GDPR – What it means for the Mammal Society and Local Mammal Groups
To see the Mammal Society’s Data Protection Policy in full, click here.
What is GDPR?
On 25thMay, 2018, new data protection legislation comes in to force in the UK (The EU General Data Protection Regulation, GDPR). Essentially it is designed to give individuals more control over the personal data that organisations hold on them. The Government has confirmed that the legislation will still apply post-Brexit. All organisations, including charities, are required to comply: no distinction is made between a not-for-profit entity and a direct marketing company.
How will it affect Mammal Society members, local group members and others interested in mammal conservation?
It will no longer be possible for the Mammal Society or local groups to contact any of these people, without explicit consent. This means that the Mammal Society and Local Groups will only able to send out standard mailings or email communication such as newsletters, updates, or information about events to people who have stated that they wish to receive this material. Similarly, people who have attended events (e.g. a training session) or responded to questionnaires (such as the HogWatch Survey) can only be contacted subsequently if they have opted into further contact.
The Mammal Society is strongly in favour of networking, and this is something that our members often tell us they appreciate. We will therefore be asking all attendees at events to allow us to share their contact details with other attendees, and to allow us to contact them in the future with relevant information. We recommend that Local Groups also use this approach.
What about membership reminders and bank details?
We will still be able to hold the bank details of members as this information is needed for membership payments. We are also able to send out reminders for membership renewal.
The Mammal Society never shares information with third parties and ensures that personal details are kept secure.
We are contacting all those listed on our mailing lists and asking them to ‘opt in’ to future communications by ticking a box on our website. The website will include an explanation of what the information will be used for, and we will maintain a record of who has opted into each form of contact. We recommend that Local Groups do likewise. It is important to note that the concept of ‘implied consent’ (from pre-ticked boxes or inactivity) are no longer considered consent. Therefore all consent requests must be prominent, non-ambiguous and not form part of general terms and conditions. If you do want to receive information in the future it is vital that you respond to these emails: otherwise we will only be able to contact you about membership renewal.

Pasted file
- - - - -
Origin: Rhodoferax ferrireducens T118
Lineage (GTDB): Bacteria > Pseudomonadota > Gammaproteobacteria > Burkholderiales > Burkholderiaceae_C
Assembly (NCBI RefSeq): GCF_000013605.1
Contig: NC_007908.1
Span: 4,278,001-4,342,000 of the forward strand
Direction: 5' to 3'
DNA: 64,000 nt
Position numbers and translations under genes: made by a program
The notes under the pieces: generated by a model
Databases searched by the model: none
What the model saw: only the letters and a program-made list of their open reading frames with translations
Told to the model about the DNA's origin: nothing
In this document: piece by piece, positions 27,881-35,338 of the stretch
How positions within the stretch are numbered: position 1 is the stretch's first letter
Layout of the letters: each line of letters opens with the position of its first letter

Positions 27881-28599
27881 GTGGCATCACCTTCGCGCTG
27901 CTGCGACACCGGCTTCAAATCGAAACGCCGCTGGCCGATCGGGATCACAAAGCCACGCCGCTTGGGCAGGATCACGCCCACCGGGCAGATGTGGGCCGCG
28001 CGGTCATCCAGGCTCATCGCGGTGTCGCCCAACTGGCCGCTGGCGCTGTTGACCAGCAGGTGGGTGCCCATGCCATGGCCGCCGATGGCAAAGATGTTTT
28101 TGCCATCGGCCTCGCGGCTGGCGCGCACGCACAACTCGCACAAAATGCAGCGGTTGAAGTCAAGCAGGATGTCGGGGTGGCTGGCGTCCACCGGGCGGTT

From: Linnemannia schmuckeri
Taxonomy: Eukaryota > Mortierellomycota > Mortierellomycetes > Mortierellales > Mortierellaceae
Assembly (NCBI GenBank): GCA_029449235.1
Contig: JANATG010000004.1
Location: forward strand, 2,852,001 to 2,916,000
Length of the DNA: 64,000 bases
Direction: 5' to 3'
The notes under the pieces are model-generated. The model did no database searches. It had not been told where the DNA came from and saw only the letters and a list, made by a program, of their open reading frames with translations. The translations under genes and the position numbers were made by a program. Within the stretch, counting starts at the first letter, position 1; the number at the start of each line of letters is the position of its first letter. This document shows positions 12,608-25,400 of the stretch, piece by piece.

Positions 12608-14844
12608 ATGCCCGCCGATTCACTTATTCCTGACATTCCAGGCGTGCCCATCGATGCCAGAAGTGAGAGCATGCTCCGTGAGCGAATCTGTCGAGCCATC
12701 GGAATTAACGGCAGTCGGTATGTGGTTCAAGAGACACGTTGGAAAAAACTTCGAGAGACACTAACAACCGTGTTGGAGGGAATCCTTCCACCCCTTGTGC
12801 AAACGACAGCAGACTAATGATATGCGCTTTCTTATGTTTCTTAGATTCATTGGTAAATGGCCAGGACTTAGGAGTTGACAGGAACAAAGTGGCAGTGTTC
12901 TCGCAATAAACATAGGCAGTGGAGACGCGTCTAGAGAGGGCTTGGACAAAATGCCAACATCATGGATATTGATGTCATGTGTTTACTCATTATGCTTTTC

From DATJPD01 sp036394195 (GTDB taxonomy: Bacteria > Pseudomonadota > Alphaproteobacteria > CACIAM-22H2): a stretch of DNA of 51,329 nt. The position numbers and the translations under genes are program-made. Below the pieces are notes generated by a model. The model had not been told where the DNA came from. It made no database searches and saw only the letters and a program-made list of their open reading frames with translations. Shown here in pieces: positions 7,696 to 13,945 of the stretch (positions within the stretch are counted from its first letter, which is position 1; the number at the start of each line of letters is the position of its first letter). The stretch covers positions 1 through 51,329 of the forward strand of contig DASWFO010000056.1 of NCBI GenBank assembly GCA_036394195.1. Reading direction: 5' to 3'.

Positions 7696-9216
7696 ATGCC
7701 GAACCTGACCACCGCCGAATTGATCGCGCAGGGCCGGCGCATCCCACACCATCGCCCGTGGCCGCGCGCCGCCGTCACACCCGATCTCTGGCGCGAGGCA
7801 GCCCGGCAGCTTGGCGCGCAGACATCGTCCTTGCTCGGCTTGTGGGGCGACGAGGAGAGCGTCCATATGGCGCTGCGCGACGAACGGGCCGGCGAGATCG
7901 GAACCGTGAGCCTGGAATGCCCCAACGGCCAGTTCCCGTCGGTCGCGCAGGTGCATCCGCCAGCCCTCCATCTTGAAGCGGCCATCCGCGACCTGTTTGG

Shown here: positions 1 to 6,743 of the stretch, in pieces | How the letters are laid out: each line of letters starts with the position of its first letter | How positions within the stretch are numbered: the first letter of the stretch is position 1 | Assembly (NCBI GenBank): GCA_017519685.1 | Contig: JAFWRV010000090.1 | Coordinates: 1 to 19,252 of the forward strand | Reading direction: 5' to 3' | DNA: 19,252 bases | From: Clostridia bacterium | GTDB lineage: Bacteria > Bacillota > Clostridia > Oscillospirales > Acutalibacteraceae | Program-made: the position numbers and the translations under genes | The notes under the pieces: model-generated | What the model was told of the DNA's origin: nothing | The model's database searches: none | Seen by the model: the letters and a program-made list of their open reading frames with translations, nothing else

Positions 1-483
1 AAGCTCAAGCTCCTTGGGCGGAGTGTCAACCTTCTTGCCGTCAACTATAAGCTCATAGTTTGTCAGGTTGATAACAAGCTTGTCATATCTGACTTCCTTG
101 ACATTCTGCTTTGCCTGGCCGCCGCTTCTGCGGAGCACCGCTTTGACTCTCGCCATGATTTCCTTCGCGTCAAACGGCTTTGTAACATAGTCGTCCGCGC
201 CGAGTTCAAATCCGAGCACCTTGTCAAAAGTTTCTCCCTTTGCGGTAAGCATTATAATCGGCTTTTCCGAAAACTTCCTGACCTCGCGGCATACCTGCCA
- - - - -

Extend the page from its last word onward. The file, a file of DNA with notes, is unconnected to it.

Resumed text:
Procedures for deleting data and providing information on the data held
The new legislation also requires that data are deleted if an individual requests it, using an easy one-step process: records cannot just be supressed. We will include information on our website asking individuals to email our membership officer if they wish their data to be deleted. Similarly, individuals can request information on the data held about them by emailing our membership officer.
Data security and compliance
A written plan on compliance is needed. This document will be shared with Local Groups. Mammal Society data are already kept securely. However in future we will also use encryption to help reduce the risk of hacking or accidental leakage of personal information. In addition, we need to ensure that all staff and volunteers are aware of their responsibilities under GDPR. If there is a breach of compliance or data security, it could have serious consequences for organisations under the GDPR. Members need to inform the members affected of the nature of the data breach and recommend what actions they should take to mitigate the negative impact. If the breach is serious then the Charity Commission and the Information Commissioner should be informed.
It is not necessary for the Mammal Society or Local Groups to register with the Information Commissioner’s Office (ICO) (this applies only to membership organisations employing more than 250 people and/or fulfilling other criteria).